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Magistrate unmoved by guilty man’s pleas


Malcolm Pollin did not want to go back to prison. His numerous pleas, however, did not stop Chief Magistrate Sonya Young from sentencing him to five months in jail.{{more}}

Pollin, a resident of Clifton, Union Island, appeared at the Serious Offences Court on Thursday, September 17, 2009. He was charged with handling stolen goods worth $772.06 and US$30 cash, the property of Junior Alexander of Clifton, Union Island.

Pollin had appeared at the court earlier in the week and was charged with stealing the goods and the US dollars. He pleaded not guilty and the charge was changed when he reappeared in court on Thursday. Pollin pleaded guilty to the handling of the stolen goods.

The court heard that police found the stolen goods which included bottles of liquor, food items, candy bars and cakes of soap while executing a search on Pollin’s home. When questioned by police as to how he obtained the goods Pollin said that a man who he called “Jomo” left the bag at his home.

Magistrate Young reading from a list of Pollin’s convictions from 1997 to 2008 called out offences such as assault, wounding, possession of an offensive weapon, escaping lawful custody, criminal trespassing and burglary. In a heightened voice Young commented “Well you have done everything!”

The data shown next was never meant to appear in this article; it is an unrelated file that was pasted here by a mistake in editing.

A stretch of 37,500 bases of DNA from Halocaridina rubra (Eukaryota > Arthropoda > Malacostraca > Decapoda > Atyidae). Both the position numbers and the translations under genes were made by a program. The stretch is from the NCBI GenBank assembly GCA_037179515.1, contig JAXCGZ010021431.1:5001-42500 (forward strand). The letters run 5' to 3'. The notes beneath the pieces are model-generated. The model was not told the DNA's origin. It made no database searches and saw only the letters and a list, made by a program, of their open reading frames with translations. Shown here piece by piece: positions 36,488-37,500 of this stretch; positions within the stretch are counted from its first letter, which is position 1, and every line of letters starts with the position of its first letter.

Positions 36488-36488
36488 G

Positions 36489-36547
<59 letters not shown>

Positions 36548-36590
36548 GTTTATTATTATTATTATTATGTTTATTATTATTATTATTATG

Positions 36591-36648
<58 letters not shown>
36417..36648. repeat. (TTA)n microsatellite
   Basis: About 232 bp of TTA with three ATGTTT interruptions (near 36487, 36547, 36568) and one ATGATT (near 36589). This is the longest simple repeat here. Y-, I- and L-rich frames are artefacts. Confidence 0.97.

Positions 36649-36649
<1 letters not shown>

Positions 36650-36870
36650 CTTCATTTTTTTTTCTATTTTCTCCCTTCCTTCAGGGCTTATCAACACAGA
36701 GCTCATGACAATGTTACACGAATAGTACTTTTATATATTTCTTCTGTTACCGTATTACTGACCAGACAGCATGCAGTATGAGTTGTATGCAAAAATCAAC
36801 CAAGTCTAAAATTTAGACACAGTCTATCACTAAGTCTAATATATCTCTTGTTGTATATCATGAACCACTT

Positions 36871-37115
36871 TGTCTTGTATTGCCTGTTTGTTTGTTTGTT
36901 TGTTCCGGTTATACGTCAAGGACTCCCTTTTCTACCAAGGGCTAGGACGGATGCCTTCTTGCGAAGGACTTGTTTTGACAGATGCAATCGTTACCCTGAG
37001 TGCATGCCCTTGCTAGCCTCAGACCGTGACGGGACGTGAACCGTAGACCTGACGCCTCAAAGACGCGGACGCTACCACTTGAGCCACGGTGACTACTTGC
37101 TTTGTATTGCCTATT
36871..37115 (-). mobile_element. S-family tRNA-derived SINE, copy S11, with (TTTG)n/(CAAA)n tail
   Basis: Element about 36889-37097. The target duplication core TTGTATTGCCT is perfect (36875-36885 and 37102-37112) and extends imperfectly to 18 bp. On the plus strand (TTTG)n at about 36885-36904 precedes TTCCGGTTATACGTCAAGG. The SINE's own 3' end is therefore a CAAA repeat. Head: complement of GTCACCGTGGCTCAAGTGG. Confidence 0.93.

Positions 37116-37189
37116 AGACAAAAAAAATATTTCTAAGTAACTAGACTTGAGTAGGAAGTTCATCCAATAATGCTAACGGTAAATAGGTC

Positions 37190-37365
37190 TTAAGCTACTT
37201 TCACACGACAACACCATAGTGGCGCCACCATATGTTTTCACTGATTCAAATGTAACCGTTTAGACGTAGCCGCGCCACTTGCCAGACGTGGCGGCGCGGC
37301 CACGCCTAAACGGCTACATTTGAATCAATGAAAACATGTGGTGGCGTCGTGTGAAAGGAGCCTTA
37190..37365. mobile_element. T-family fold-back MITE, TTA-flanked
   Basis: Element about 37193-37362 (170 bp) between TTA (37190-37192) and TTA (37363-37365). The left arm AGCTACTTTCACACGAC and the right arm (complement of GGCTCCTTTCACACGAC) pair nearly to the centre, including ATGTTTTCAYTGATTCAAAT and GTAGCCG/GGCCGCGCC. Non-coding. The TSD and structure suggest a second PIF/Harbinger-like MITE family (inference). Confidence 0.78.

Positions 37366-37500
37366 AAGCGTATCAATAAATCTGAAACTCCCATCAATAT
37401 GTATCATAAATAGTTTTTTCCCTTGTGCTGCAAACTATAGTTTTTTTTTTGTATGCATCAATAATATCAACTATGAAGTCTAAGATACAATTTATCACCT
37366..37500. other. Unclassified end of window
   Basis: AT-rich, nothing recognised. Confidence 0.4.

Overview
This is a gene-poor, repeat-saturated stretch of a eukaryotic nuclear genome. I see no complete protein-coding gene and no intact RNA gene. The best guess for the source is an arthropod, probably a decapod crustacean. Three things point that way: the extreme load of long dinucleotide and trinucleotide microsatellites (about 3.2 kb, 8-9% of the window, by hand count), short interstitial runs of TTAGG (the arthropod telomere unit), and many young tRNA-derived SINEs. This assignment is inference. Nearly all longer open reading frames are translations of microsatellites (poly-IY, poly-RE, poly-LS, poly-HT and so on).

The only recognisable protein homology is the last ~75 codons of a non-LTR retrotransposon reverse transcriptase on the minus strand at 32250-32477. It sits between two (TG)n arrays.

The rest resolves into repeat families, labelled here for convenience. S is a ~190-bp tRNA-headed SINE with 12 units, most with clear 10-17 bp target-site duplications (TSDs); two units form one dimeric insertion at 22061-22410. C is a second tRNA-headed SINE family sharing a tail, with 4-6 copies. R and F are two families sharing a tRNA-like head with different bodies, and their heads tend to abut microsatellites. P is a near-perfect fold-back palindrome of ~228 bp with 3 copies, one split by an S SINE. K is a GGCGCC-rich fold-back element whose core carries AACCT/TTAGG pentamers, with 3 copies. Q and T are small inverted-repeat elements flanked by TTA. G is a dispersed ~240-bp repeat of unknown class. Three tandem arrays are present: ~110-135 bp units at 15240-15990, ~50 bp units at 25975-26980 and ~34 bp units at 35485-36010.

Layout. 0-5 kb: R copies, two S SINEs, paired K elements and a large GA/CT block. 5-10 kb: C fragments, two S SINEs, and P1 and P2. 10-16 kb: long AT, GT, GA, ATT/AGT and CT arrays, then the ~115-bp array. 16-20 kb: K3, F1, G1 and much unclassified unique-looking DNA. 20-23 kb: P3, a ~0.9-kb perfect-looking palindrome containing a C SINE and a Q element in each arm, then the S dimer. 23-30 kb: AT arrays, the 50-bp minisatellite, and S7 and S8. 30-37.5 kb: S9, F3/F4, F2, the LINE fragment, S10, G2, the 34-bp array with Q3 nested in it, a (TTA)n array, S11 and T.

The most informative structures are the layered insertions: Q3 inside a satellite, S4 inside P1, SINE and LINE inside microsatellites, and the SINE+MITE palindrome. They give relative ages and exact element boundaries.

Young, considering his past convictions, decided to sentence Pollin to time in prison. This is when Pollin began pleading for his freedom. “Please, your worship I have three children, my worship.”

“Were you thinking of your children when you were keeping stolen goods in your home?” Young replied, adding that Pollin should have taken the goods to the police. Pollin had explained to the police that he only realized the goods were stolen after he learnt that Junior Alexander’s shop had been broken into.

Pollin continued, imploring Young to consider his children, telling her that he does not like prison and he is trying to change. Pollin added that he has a “bad” leg, lifting up his pants leg to show Young.

Young maintained her decision saying that her conscience cannot allow her to let Pollin go free, especially with a record like his. A restitution order was also given on the goods and the cash.